The New York correctional system has agreed to accommodate employee religious beliefs after a Muslim worker was told he could no longer wear a prayer cap.
The state must keep in place a process to review employee religious accommodation requests, the U.S. Justice Department said Friday.
The department said the state's Department of Correctional Services agreed to incorporate the process under terms of a consent decree approved by a federal judge in New York. The decree settled a Justice Department lawsuit alleging the correctional system failed to accommodate the religious practices of correctional officers, DOJ officials said in a news release.
The suit, filed in March 2007, arose out of a case in which a Muslim correctional worker for years was permitted to wear a prayer cap, but in 2005 was told he must remove it while at work. The suit alleged DOCS had no policy to review requests for reasonable accommodation of religious practices as required by the Civil Rights Act of 1964.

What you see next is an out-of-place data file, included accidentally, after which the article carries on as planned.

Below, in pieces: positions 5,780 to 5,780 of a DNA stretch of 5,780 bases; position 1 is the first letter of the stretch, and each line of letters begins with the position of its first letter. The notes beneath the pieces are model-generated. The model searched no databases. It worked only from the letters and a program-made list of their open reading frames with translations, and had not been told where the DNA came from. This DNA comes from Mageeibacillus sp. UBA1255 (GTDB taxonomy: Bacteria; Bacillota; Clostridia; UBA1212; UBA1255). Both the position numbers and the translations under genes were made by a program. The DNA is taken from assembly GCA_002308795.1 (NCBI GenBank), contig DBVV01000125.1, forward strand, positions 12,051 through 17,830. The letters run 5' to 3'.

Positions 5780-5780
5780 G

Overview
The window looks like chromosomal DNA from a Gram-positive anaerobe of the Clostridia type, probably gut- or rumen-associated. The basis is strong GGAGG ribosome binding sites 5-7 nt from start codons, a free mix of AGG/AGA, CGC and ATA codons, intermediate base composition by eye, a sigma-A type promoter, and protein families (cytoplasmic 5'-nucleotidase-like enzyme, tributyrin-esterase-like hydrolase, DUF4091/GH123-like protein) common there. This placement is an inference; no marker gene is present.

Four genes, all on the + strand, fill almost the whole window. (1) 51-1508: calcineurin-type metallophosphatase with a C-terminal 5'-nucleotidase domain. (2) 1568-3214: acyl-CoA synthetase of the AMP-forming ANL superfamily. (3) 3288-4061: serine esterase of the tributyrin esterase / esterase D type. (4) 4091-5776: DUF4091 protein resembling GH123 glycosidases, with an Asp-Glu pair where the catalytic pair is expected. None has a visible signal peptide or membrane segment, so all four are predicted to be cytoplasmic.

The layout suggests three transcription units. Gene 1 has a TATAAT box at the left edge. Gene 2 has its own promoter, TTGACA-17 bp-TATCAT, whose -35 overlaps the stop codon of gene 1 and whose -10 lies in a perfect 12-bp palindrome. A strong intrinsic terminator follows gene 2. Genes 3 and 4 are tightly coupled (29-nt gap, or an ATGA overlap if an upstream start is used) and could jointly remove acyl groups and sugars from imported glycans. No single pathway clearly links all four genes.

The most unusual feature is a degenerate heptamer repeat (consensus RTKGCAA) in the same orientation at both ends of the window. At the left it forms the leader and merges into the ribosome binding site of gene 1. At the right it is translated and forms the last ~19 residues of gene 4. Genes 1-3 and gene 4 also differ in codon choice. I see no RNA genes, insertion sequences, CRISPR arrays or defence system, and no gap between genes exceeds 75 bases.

"Federal law prohibits workplace discrimination on the basis of religion, and requires reasonable accommodation of employees' religious practices," said Michael Garcia, U.S. Attorney for the Southern District of New York. "We are pleased that DOCS has agreed to give fair consideration to its uniformed officers' requests for such accommodations." [Link]
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